March 25, 2014
As if Jane, The Fox, and Me needed another endorsement. Winner of a Governor-General’s Award for Illustration, included on many year-end Best Of lists, including The New York Times’. But I walked into Little Island Comics on Saturday to finally buy a copy, and when I asked for it at the counter, the other children in the store starting raving. “It’s the best book ever,” one of them told me, so if I’d ever had any doubt…
The star of this show is the illustrations by Isabelle Arsenault, which recall her gorgeous drawings from Virginia Wolf. The story, by Franny Britt and translated by Christelle Morelli and Susan Ouriou, is about a young girl, Helene, who seeks solace from her tormentors within the pages of a book: Jane Eyre. And here, Arnseault’s images are lush, defined and richly coloured. Whereas, in the panels of her life, lines are rough, darkly shaded, bare-treed and dull. Helene is on the outs with girls who’d once been her friends, as is ever the way, and both the text and images capture her sense of being totally alone. The bullying is unrelenting (an amazingly, so pointedly hurtful and careless and stupid at the exact same time), Helene powerless against it, even more so when she’s made to join her classmates on a trip to a wilderness camp. Things get worse before they get better, but a curious encounter with a fox shifts everything, and then Helene makes a real friends, colour slowly returning to her world.
I read it as I was reading Prairie Ostrich by Tamai Kobayashi, whose cover design is so stunning that the book does not seem so far apart from a graphic novel. (Full disclosure! Prairie Ostrich is published by Goose Lane, which also publishes The M Word.) Kobayashi’s Egg is younger than Helene–7 or 8-years-old–but just as alienated from her world. On their ostrich farm in the Alberta Badlands, Egg’s is the only Japanese family on the prairie in the 1970s, her parents’ painful pasts from WW2 refusing to stay buried. But the past has got nothing on the present, in which the family has been torn apart since elder brother Albert’s death under mysterious circumstances a few months before. Her father has taken to sleeping in the barn, her mother seeking solace in booze, and her sister Kathy’s close friendship with another girl is raising eyebrows in their small town. Egg doesn’t understand the disarray she’s witnessing and, like Helene, takes solace in books, though she prefers the dictionary and books of facts over fiction, because fiction is so slippery. She likes the illusion of order which the dictionary offers to the world, and she likes other illusions too, like the alternative ending to The Diary of Anne Frank, which her sister reads to her, in which Anne survives and travels to a new life in America.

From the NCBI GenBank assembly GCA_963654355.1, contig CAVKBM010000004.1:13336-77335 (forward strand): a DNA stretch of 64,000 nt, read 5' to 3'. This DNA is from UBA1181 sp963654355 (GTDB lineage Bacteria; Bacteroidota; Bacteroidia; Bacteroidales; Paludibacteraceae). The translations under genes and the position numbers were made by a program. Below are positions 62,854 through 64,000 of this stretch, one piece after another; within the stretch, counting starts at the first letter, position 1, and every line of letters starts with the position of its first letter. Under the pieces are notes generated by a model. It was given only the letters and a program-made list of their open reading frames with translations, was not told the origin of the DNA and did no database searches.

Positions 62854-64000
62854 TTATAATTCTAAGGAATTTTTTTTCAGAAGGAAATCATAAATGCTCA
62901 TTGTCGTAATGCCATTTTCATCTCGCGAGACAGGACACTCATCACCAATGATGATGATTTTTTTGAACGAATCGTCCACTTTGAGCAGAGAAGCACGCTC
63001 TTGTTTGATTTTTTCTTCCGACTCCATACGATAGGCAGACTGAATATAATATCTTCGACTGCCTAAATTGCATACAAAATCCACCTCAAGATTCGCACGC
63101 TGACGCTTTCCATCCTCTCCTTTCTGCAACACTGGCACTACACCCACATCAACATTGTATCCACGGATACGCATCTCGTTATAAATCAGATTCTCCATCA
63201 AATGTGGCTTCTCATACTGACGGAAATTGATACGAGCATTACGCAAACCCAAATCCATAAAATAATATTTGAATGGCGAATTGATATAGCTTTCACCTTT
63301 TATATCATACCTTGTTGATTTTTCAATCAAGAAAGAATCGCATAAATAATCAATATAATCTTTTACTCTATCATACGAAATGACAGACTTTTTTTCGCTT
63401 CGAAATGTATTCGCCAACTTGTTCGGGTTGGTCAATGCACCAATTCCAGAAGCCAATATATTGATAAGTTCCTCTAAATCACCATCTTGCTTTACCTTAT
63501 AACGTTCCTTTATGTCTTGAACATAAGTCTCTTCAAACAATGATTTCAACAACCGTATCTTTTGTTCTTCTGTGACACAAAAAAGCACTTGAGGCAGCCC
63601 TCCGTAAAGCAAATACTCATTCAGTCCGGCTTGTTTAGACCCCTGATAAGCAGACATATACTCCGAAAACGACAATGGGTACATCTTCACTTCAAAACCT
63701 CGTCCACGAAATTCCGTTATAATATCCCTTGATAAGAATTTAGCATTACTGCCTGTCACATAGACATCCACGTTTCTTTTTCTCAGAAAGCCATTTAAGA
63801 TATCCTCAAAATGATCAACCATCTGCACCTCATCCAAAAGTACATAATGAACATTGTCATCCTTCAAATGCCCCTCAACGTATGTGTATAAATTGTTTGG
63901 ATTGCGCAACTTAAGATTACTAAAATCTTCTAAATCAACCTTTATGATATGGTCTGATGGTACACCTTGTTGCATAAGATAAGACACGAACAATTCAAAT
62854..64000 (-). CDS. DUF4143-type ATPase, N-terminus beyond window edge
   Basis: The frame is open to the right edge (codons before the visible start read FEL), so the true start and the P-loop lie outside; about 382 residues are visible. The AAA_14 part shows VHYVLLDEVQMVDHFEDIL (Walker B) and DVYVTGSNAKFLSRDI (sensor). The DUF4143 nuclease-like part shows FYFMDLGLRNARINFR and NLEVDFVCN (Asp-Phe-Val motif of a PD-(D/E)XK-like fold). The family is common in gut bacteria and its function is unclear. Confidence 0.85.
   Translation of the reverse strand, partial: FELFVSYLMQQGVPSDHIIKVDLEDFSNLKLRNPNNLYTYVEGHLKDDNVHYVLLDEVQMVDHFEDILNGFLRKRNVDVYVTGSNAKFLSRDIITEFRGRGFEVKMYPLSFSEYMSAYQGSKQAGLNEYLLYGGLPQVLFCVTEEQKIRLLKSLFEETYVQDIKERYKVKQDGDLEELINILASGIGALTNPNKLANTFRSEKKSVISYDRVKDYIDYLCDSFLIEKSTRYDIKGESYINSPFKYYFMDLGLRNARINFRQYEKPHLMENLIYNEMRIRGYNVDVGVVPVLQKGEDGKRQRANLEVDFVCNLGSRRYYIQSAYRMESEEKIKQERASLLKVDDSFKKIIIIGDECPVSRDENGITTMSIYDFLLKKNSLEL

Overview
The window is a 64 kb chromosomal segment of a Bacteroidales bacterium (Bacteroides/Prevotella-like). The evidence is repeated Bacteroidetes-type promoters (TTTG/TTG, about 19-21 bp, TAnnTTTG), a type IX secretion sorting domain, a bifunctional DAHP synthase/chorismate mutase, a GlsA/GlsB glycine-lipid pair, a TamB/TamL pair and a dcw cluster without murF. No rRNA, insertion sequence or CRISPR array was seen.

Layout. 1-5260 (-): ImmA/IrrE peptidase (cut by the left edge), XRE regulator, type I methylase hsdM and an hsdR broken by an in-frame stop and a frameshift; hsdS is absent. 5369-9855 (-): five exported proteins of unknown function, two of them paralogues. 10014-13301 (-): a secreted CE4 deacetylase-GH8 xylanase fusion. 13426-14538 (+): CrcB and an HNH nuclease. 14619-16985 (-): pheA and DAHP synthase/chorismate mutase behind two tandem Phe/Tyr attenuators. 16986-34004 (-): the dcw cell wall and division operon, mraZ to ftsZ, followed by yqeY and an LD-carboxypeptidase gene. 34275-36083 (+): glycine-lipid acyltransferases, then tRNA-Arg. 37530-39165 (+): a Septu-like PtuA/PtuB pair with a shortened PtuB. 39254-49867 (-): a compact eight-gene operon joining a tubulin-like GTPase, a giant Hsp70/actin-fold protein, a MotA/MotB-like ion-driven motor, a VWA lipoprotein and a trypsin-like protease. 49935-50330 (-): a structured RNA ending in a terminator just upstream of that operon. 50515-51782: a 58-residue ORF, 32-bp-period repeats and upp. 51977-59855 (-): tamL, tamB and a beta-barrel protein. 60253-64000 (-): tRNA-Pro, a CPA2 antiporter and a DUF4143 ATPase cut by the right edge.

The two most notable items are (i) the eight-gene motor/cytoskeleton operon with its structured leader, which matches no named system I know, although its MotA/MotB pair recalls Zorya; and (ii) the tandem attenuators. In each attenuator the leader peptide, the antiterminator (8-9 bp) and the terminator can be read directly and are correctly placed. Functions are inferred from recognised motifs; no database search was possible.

Such a young protagonist in an adult novel is a tricky thing, which Kobayashi succeeds at by making Egg quite precocious (though she is very much the opposite in other essential ways, much to her social detriment). Egg is also provided with abundant material to filter through her point of view, small towns being good for such things. There were a few moments in which as a reader, I could glimpse the author above the story, busily pulling on strings, but in general, I was taken with this story, with its pop culture allusions and as a testament to how we bury ourselves in books (and escape recess by hiding in the library—who hasn’t been there?).
Both Prairie Ostrich and Jane, the Fox and Me are books whose appeal extends between age groups, and which offer thoughtful, emphatic perspectives on everybody’s favourite buzzword, bullying. They’re books about the books that save us, about the fictional worlds we so need when we’re young in which we’re free to dream ourselves.
March 25, 2014
The best thing about the Lillian H. Smith Library is that its collection was born out of the Toronto Library’s Boys and Girls House, which opened in 1923, and therefore a trip through the stacks reveals all kinds of vintage gems. Our favourite fruit of Saturday’s visit is How Little Lori Visited Times Square by Amos Vogel and illustrated my Maurice Sendak (which I came across whilst browsing for Viorst).